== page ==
Baltimore is a city I've been wanting to visit for a long time.
I can't say that I knew anything about the area until I became obsessed with Dan Deacon, Death Set, and anything connected to the Wham City collective over a decade ago. I realized that this place was fostering a scene that clicked with me for some reason.
The first time it hit me that the fascination was real was in 2009 when I flew to Chicago to see the Wham City Round Robin tour with my friend, Miranda. Split over two nights in a reclaimed church, the event consisted of 8-10 bands in a near circle, trading sets every few songs. The idea was that there was no front row and it was pure party. The two nights, Eyes night for slower and visual music and Feet for the dance and punk acts, were my first introduction to Showbeast, Future Islands, Beach House, and many others including my re-intro to Jana Hunter, the Houstonian-turned-Baltimorean that had left for greener pastures. The bands were driven from city to city in retired school busses that were fitted with engines that could run on discarded vegetable oil. There were frequent posts on multiple bands' Myspace page asking for oil donations to keep tour costs low.
Whenever this city is mentioned in the news, it carries the Rust Belt narrative of a former industrial city, ravaged by crime and unemployment. Straying more than six blocks from the harbor in Inner Harbor or Fell's Point could affirm those views. I can't speak from a deep pocket of knowledge but I can speak from what I've seen here and in other cities in the area.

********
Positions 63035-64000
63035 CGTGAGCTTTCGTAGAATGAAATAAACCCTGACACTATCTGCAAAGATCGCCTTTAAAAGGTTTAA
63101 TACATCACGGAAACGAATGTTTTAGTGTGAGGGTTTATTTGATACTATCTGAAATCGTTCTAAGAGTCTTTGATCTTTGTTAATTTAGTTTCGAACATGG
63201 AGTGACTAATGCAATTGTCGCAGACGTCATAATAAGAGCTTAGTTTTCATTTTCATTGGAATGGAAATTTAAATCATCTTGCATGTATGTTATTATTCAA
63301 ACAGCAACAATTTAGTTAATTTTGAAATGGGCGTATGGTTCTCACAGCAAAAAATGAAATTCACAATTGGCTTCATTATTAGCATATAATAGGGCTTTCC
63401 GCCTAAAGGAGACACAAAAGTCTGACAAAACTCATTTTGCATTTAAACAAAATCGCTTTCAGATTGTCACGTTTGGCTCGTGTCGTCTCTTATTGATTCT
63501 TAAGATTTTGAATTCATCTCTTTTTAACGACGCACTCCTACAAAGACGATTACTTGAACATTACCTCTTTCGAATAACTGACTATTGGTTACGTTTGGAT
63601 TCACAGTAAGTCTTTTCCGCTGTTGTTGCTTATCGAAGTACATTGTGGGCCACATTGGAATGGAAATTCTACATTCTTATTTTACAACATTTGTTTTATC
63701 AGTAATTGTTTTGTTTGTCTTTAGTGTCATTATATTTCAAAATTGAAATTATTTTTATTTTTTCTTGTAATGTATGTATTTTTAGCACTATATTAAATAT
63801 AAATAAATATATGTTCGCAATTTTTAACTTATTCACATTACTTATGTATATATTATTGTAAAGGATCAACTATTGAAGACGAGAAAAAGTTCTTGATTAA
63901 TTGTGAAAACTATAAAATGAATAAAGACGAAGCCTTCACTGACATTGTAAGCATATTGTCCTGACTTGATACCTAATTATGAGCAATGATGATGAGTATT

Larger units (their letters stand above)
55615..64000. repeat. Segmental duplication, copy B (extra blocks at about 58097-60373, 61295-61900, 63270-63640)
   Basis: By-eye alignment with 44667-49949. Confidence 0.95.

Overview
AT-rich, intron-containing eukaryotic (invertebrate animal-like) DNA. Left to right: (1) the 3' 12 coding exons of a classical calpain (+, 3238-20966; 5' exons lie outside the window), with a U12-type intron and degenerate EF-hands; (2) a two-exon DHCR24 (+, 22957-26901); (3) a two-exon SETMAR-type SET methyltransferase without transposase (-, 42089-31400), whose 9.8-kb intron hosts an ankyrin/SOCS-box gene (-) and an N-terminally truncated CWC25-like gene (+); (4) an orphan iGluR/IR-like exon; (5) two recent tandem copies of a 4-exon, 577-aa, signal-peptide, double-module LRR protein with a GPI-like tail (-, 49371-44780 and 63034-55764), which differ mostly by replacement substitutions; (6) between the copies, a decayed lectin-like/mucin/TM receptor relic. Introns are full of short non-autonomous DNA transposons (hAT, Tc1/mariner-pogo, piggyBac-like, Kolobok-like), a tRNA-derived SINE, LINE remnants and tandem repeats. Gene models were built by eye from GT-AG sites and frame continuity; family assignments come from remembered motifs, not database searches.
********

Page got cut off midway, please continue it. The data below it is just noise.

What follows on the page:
I usually find a strong community of people that pulled together after the bottom fell out of the only industry in town. During boom years, poor commercial planning led cities to lean on one prosperous industry (cars, steel, etc) and once it started to wain, companies cut their losses. This left a void where well-paying jobs and futures existed and is now being filled with anti-capitalist sentiment and a lack of faith in a system that failed them by individual narrow vision.
What this does is create a community that is detached enough from current prosperous industries that there's a lack of influx from Young Urban Professionals to skew the cost of living or cultural landscape. This leaves a city that's large enough to have a scene while leaving artists to have the luxuries of low rent and strong community.
There's something about cities that lost their charm that breeds these new cultures. New York City in the 70's and 80's gave us inventive punk, Seattle gave us grunge, Omaha set the course for indie bands in the early 00's, and Baltimore produced some of the most amazing and weird content I've seen in years. The infrastructure is there, there's a surge of young spirits from colleges, and all that's missing in some cases is the right confluence of minds.
Having that isolation can be key to creating something wonderful.
Baltimore is wonderful.